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It’s Finally Time For Telltale To Shake Up Its Formula

Illustration for article titled It’s Finally Time For Telltale To Shake Up Its Formulaem/em
Screenshot: Telltale’s Batman video game (Telltale)

Today in Austin, Texas, we put on a live episode of Kotaku Splitscreen to talk about Telltale’s formula and much more.


Joining me and Kirk on stage was Kotaku freelancer and The Guardian games editor Keza MacDonald as well as Telltale’s vice president of creative, Leah Hoyer. We talked about storytelling in video games, games as a service, and much more, answering some questions from audience members and even putting on our Soothsayer Hats to tell the future.

You can listen right here:

Get the MP3 here, or read a brief excerpt:

Kirk: The thing I’m curious about related to Telltale—a Telltale-style adventure game is a term that people know. Sometimes it’s used as a pejorative, sometimes it’s used as just a way to describe a game. There are now other studios, Dontnod with Life is Strange, there are other games that sort of follow the same formula, or refine it or change it. Do you see it as a good thing or a bad thing that there’s already this established formula that everybody knows?


Leah: I think what’s cool about it is that people do know it, so it gives us a real opportunity to go in and question some of those things that were assumptions, and in smart ways break that open. I think at Telltale for a while there almost got to be a sense of, there are best practices of how do you keep a player engaged as you’re sitting there thinking about the development. What it’s important for us to do is make sure those don’t become rules you have to abide by. There’s a project I’m working on right now, can’t talk about it too much—

Jason: We’re not gonna let you leave until you tell us what it is.

Leah: (laughs) We had a meeting in a room last week, where we’re talking about the fact that— a couple people are like, “It’s usually our best practice to maybe have a choice every X amount of seconds, minutes, whatever that is, and shouldn’t we be doing that here?” Part of me was just like, you know, if it’s right for the story, if you have enough things to do and you feel like you’re getting to discover and uncover and explore and do lots of other cool gamey activities, I’m okay if we have a scene that has zero dialogue whatsoever. As long as what you’re doing, you still recognize that we are amazing interactive storytellers, I think it’s cool that with that base, we now can make sure that as we’re looking at projects, we’re thinking about questioning all those rules, and knowing when’s the right time to do it. Like, Picasso knew how to make really good classical art before he decided to put—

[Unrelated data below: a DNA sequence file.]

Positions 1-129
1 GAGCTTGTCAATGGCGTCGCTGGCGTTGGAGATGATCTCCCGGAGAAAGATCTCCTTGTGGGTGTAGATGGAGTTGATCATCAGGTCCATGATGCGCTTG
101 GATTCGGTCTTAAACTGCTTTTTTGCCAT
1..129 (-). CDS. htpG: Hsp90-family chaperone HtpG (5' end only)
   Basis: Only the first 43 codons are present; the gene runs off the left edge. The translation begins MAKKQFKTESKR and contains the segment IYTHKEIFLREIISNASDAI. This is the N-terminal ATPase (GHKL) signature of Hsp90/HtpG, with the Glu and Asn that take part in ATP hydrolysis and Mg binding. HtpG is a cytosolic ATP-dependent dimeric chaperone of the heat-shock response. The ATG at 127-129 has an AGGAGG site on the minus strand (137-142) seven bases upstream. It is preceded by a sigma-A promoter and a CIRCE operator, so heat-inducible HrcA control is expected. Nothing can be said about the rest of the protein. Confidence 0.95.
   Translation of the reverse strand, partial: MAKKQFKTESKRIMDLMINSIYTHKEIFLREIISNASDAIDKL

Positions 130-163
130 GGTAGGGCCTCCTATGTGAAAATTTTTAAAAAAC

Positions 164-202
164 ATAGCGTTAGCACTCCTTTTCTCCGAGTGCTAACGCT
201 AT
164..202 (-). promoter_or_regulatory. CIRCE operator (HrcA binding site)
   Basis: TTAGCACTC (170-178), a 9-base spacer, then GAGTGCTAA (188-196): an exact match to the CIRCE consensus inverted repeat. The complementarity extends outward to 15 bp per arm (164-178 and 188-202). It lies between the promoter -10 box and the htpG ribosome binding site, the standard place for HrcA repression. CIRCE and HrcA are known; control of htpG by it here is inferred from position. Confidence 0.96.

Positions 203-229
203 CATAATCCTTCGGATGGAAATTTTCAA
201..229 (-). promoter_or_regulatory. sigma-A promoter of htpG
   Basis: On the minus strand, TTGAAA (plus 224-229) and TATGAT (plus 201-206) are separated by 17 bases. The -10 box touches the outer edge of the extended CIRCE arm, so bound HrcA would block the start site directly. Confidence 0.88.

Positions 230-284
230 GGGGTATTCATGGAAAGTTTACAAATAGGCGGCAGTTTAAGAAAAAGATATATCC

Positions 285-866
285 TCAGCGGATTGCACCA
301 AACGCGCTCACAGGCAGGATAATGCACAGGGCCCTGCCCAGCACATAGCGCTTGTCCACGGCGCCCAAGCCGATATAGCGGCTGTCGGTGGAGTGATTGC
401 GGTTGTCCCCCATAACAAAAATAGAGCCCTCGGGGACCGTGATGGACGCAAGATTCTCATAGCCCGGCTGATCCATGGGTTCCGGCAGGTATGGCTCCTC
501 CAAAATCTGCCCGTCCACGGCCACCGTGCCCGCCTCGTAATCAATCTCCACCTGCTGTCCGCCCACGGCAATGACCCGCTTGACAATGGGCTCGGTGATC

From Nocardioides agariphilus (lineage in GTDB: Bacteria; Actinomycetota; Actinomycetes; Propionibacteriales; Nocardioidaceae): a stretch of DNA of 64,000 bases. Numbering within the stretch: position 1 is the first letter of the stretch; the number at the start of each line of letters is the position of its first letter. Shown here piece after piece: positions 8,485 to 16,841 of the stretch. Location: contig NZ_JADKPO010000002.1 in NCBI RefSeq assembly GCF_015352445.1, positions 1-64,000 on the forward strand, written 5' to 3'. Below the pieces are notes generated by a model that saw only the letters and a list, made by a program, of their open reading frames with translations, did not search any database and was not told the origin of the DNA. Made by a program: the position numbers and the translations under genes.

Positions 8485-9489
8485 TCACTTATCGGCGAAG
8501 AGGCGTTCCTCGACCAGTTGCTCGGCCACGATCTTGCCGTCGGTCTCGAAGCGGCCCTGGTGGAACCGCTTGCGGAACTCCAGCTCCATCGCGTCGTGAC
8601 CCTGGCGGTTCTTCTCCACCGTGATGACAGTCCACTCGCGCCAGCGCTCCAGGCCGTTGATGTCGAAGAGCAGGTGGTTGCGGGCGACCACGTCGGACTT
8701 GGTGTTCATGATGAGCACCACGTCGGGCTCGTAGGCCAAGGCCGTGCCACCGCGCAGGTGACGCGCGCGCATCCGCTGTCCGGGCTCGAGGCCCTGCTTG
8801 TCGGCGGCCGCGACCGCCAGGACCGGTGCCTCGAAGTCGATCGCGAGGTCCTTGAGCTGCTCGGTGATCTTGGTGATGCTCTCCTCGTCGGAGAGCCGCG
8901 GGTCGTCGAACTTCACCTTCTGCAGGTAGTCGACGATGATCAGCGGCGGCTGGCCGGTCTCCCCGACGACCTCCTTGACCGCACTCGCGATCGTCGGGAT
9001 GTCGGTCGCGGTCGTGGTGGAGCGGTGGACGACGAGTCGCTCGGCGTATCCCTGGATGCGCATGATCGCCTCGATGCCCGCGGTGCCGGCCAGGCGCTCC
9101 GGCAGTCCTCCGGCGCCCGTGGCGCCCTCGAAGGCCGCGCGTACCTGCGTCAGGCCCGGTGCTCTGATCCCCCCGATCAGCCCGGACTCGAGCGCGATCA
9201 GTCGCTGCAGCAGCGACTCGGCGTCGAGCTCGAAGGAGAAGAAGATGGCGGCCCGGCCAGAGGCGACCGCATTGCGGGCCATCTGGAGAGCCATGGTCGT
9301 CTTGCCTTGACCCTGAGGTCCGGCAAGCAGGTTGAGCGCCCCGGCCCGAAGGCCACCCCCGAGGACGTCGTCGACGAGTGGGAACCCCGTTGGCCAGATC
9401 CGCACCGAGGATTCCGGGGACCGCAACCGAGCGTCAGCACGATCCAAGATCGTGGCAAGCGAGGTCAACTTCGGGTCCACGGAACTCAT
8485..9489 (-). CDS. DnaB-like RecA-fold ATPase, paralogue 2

Kirk: So you guys are like Picasso. (laughs)

Leah: (laughs) We’re gonna put two eyes on the side of people’s face. There’s gonna be a nose on the top of your head for some reason. But no, I think we’re now at that space where we know what does make good interactive narrative so to our core that we really are at a place where everybody’s focused on, “OK how do we innovate, how do we branch out?”


Jason: If you really want to innovate, you should have it so the player makes a decision and then it says on the bottom, “This character will NOT remember that.”

Listen to the whole episode for much more. As always, you can find Splitscreen on Apple Podcasts and Google Play. Leave us a review if you like what you hear, and reach us at with any and all questions, requests, and suggestions.

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*Telltale will remember that.*